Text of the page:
Chronic obstructive pulmonary disease (COPD) is associated with important chronic comorbid diseases, including cardiovascular disease, diabetes and hypertension. The present study analysed data from 20,296 subjects aged > or =45 yrs at baseline in the Atherosclerosis Risk in Communities Study (ARIC) and the Cardiovascular Health Study (CHS). The sample was stratified based on baseline lung function data, according to modified Global Initiative for Obstructive Lung Disease (GOLD) criteria. Comorbid disease at baseline and death and hospitalisations over a 5-yr follow-up were then searched for. Lung function impairment was found to be associated with more comorbid disease. In logistic regression models adjusting for age, sex, race, smoking, body mass index and education, subjects with GOLD stage 3 or 4 COPD had a higher prevalence of diabetes (odds ratio (OR) 1.5, 95% confidence interval (CI) 1.1-1.9), hypertension (OR 1.6, 95% CI 1.3-1.9) and cardiovascular disease (OR 2.4, 95% CI 1.9-3.0). Comorbid disease was associated with a higher risk of hospitalisation and mortality that was worse in people with impaired lung function. Lung function impairment is associated with a higher risk of comorbid disease, which contributes to a higher risk of adverse outcomes of mortality and hospitalisations.
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              The rising tide of polypharmacy and drug-drug interactions: population database analysis 1995–2010

              Background The escalating use of prescribed drugs has increasingly raised concerns about polypharmacy. This study aims to examine changes in rates of polypharmacy and potentially serious drug-drug interactions in a stable geographical population between 1995 and 2010. Methods This is a repeated cross-sectional analysis of community-dispensed prescribing data for all 310,000 adults resident in the Tayside region of Scotland in 1995 and 2010. The number of drug classes dispensed and the number of potentially serious drug-drug interactions (DDIs) in the previous 84 days were calculated, and age-sex standardised rates in 1995 and 2010 compared. Patient characteristics associated with receipt of ≥10 drugs and with the presence of one or more DDIs were examined using multilevel logistic regression to account for clustering of patients within primary care practices. Results Between 1995 and 2010, the proportion of adults dispensed ≥5 drugs doubled to 20.8%, and the proportion dispensed ≥10 tripled to 5.8%. Receipt of ≥10 drugs was strongly associated with increasing age (20–29 years, 0.3%; ≥80 years, 24.0%; adjusted OR, 118.3; 95% CI, 99.5–140.7) but was also independently more common in people living in more deprived areas (adjusted OR most vs. least deprived quintile, 2.36; 95% CI, 2.22–2.51), and in people resident in a care home (adjusted OR, 2.88; 95% CI, 2.65–3.13). The proportion with potentially serious drug-drug interactions more than doubled to 13% of adults in 2010, and the number of drugs dispensed was the characteristic most strongly associated with this (10.9% if dispensed 2–4 drugs vs. 80.8% if dispensed ≥15 drugs; adjusted OR, 26.8; 95% CI 24.5–29.3). Conclusions Drug regimens are increasingly complex and potentially harmful, and people with polypharmacy need regular review and prescribing optimisation. Research is needed to better understand the impact of multiple interacting drugs as used in real-world practice and to evaluate the effect of medicine optimisation interventions on quality of life and mortality. Electronic supplementary material The online version of this article (doi:10.1186/s12916-015-0322-7) contains supplementary material, which is available to authorized users.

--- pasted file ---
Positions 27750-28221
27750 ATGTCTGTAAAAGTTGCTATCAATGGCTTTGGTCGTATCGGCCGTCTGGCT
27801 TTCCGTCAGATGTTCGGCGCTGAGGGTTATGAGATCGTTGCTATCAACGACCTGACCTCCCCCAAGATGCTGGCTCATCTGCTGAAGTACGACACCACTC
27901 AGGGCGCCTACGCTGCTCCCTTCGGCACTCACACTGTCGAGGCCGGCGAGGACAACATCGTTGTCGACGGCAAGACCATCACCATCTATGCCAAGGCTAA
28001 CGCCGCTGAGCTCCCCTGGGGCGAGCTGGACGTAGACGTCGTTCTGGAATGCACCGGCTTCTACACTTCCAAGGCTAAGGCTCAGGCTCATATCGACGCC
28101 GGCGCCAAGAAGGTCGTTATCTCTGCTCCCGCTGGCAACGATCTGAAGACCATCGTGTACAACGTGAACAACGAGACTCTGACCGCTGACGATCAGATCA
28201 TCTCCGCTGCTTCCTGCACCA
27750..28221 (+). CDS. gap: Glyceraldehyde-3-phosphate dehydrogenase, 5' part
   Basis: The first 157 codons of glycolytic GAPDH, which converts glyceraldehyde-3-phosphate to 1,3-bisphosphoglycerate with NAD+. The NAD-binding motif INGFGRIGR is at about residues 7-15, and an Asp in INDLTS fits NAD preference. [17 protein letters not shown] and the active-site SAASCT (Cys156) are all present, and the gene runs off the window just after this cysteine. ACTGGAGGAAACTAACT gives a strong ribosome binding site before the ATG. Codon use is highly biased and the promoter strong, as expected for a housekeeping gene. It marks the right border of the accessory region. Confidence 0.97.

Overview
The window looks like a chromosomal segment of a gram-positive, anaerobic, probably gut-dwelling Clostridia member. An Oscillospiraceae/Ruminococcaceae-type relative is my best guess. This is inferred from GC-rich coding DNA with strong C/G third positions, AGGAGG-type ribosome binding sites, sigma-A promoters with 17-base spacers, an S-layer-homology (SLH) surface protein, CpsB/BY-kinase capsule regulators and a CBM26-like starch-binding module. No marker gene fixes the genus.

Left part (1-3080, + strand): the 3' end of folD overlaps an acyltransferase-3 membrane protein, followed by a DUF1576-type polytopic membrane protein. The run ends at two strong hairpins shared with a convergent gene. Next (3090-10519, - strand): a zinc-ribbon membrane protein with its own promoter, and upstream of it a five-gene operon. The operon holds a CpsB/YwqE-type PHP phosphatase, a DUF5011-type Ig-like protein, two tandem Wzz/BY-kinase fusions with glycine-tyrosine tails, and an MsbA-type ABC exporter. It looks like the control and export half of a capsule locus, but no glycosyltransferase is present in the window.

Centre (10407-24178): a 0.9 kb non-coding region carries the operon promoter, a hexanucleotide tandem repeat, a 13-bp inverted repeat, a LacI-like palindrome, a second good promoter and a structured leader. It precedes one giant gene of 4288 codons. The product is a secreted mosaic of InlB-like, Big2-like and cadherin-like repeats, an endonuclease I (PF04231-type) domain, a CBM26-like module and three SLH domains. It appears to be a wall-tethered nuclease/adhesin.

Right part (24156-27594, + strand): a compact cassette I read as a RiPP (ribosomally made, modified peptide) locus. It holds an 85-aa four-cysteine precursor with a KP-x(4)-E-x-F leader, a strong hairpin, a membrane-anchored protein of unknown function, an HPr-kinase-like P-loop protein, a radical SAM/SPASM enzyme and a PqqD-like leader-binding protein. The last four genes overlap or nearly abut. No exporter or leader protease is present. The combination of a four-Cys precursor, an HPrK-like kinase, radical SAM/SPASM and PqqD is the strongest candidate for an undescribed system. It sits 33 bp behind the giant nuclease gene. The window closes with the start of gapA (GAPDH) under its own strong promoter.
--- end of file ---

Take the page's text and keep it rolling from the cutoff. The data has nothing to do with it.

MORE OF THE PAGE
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                Author and article information

                Journal
                BMJ Open
                BMJ Open
                bmjopen
                bmjopen
                BMJ Open
                BMJ Publishing Group (BMA House, Tavistock Square, London, WC1H 9JR )
                2044-6055
                2018
                14 January 2018
                : 8
                : 1
                Affiliations
                [1 ] departmentGeneral Practice and Primary Care, Institute of Health and Wellbeing , University of Glasgow , Glasgow, UK
                [2 ] departmentSchool of Mathematics and Statistics , University of Glasgow , Glasgow, UK
                Author notes
                [Correspondence to ] Dr Frances S Mair; frances.mair@ 123456glasgow.ac.uk
                Article
                bmjopen-2017-018404
                10.1136/bmjopen-2017-018404
                5781016
                29332840
                © Article author(s) (or their employer(s) unless otherwise stated in the text of the article) 2018. All rights reserved. No commercial use is permitted unless otherwise expressly granted.

                This is an Open Access article distributed in accordance with the terms of the Creative Commons Attribution (CC BY 4.0) license, which permits others to distribute, remix, adapt and build upon this work, for commercial use, provided the original work is properly cited. See: http://creativecommons.org/licenses/by/4.0/

                Product
                Funding
                Funded by: FundRef http://dx.doi.org/10.13039/501100000589, Chief Scientist Office;
                Categories
                Respiratory Medicine
                Research
                1506
                1731
                Custom metadata
                unlocked

                Medicine

                multimorbidity, polypharmacy, chronic airways disease, adverse events